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Friday, 5 October, 2001, 21:27 GMT 22:27 UK
Oil prices bounce back
Oil worker in Kuwait
Threats to the supply of oil have lifted oil prices
Oil prices floated higher as the week drew to a close, heading back up from a 20% fall since the terrorist attacks on the US.

Opec headquarters in Vienna
Opec has been warned against cutting output
Prices were lifted from Wednesday's lows by speculation that the Opec cartel of oil producers will cut output, and by the threat of military action against Afghanistan.

"After attention to the dire economic projections, the focus seems to be shifting back to the prospect of supply disruption as a result of the impending conflict," a report by NM Rothschild said.

An additional squeeze on supply would arise if the Opec oil producers were to decide to cut output in accordance with their own price manipulation mechanism.

Outside the range

The Organisation for Petroleum Exporting Countries' own rules allow for a cut of 500,000 barrels a day if the average price of a basket of seven crude oils fall below or rise above a range of $22-28 per barrel.


I think that the Opec members should be cautious about changing production decisions

Spencer Abraham
US Energy Secretary
This was expected to have happened on Friday, though it will not be known for certain until Monday when Opec releases the average price.

On Sunday, oil ministers from Saudi Arabia, Iran, Algeria and Venezuela, together with non-Opec member Mexico are reported to be meeting to discuss production levels.

Speculation among traders that Opec would announce a cutback early next week helped fuel oil prices on Friday

The benchmark Brent North Sea crude oil for November delivery rose to $22.63 per barrel on Friday afternoon.

That was still below last week's $23 per barrel, though an improvement from a couple of days earlier when the price fell below $22 per barrel due to concern about faltering global demand.

Cut unlikely

Experts warned against taking a cut in output for granted.


Nothing has been ruled out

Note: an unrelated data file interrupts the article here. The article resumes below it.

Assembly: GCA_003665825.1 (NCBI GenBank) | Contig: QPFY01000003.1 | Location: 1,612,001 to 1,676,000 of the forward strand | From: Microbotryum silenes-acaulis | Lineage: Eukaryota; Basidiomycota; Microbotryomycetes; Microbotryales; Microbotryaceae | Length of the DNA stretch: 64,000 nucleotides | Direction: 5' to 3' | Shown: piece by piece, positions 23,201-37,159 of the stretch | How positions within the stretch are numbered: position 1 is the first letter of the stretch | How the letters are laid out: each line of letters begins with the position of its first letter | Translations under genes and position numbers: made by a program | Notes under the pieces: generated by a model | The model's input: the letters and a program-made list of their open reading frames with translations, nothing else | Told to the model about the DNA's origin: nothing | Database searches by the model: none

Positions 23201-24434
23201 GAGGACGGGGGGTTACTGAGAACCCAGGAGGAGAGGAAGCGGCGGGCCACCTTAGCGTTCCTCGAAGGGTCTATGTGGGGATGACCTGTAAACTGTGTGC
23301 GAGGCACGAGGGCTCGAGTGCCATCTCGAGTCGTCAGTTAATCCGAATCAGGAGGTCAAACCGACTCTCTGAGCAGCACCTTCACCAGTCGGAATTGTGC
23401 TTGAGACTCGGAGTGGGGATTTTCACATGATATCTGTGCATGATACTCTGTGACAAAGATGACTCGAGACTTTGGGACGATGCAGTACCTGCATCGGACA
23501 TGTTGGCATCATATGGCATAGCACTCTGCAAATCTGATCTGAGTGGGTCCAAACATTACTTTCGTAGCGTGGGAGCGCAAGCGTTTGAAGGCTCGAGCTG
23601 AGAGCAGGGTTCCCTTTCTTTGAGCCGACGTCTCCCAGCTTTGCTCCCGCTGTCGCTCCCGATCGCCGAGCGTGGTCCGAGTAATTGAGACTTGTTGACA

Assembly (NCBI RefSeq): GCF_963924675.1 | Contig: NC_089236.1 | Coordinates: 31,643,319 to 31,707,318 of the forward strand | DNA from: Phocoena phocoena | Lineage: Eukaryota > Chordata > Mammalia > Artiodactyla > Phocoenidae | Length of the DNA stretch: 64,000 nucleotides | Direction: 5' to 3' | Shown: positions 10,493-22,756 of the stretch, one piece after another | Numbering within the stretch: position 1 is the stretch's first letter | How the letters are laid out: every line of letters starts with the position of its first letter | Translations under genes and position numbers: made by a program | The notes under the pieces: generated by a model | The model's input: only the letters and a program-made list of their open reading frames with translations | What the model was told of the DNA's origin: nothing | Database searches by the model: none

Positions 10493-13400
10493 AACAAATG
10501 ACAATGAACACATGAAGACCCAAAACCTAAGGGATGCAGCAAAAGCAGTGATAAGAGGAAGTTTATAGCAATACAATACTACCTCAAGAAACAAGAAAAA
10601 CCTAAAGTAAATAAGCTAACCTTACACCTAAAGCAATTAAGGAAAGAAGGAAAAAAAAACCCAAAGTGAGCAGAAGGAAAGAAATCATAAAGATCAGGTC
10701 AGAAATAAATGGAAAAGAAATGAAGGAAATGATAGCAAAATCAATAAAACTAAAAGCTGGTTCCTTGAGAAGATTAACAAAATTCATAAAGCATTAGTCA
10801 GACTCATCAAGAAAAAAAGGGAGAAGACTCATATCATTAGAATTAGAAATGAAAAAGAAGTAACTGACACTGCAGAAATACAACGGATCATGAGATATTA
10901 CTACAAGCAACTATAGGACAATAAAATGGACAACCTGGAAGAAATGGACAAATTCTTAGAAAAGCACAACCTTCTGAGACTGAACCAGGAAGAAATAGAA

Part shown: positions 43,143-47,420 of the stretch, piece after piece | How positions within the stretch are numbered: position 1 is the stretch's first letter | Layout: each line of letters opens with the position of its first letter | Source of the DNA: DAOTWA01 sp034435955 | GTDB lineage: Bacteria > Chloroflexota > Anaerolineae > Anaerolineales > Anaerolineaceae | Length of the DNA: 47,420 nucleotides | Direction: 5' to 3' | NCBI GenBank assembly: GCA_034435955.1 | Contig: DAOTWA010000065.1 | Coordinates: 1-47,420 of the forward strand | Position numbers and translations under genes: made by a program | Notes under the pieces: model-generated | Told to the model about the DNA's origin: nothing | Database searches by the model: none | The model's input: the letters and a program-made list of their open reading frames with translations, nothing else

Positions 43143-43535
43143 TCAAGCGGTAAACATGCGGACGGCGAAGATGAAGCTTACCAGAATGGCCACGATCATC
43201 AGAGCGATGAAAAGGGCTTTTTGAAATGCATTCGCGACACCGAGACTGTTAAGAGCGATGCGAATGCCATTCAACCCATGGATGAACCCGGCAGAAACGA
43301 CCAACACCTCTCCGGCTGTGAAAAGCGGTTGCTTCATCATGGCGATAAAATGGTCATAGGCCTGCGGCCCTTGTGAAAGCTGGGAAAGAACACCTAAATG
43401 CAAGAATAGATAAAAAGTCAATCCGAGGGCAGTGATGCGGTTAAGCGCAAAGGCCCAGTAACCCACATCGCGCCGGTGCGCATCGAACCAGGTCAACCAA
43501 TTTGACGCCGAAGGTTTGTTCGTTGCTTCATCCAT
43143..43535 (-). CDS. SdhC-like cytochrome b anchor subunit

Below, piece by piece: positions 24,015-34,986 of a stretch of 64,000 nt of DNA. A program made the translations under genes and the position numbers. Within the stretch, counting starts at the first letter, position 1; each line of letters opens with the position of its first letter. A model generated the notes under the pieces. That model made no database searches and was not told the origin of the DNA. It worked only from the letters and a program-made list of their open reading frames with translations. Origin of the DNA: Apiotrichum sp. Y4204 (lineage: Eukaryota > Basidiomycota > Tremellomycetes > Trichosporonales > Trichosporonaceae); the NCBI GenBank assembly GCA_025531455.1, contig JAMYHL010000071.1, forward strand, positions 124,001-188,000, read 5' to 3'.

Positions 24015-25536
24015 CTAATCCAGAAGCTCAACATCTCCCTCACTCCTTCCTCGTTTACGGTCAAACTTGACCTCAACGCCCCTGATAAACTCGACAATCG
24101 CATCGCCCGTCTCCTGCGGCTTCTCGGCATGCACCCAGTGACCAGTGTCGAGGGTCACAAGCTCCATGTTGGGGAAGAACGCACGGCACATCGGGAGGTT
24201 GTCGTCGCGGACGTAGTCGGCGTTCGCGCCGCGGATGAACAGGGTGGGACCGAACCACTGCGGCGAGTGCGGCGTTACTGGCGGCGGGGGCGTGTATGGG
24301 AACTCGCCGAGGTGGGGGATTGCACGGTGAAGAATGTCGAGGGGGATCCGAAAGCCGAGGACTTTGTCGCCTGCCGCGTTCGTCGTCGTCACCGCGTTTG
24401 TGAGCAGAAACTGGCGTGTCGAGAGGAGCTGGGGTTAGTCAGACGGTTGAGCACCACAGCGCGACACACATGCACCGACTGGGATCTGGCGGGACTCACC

Ali Rodriguez
Opec
"I don't think Opec will react so quickly, neither this week nor the next," said an insider who wanted to remain anonymous.

On Thursday, Opec president Chakib Khelil said a cut in output ahead of US military action against Afghanistan was unlikely.

"We don't want to make a decision just before that happens," he said.

"Our objective is to make sure that we don't enhance any price increase that could result from the attack, if there will be one."

Warning

On Friday, the US energy secretary Spencer Abraham issued a thinly-veiled warning to Opec not to stray from that chosen path.


We are confident that Opec will be prepared to take further action to support the oil price in the coming months

Morgan Stanley
"I think that the Opec members should be cautious about changing production decisions," he said.

"We don't want to see [changes in] the level of supply affecting economic growth.

Consultations

Despite such strong indications that a cut is unlikely, traders remained uncertain after Opec secretary-general Ali Rodriguez failed to offer any assurance.

"There are consultations under way between Opec ministers and some ministers outside the group," he said.

"Nothing has been ruled out."

If a cut in output does not come next week, there may well be reductions later this year or early next year.

"Faced with the alternative of losing control over the oil market, continued supply side discipline is the best option for Opec in revenue terms," said a recent report by Morgan Stanley analysts.

"We are confident that Opec will be prepared to take further action to support the oil price in the coming months."

See also:

04 Oct 01 | Business
Opec faces up to low oil prices
04 Oct 01 | Business
Premier faces Pakistan gas flare-up
27 Sep 01 | Business
Opec keeps oil production steady
25 Sep 01 | Business
BP cuts petrol prices
24 Sep 01 | Business
Oil prices sink to year low
17 Sep 01 | Business
Oil reverses post-attack surge
13 Sep 01 | Business
Attacks shake oil and gold prices
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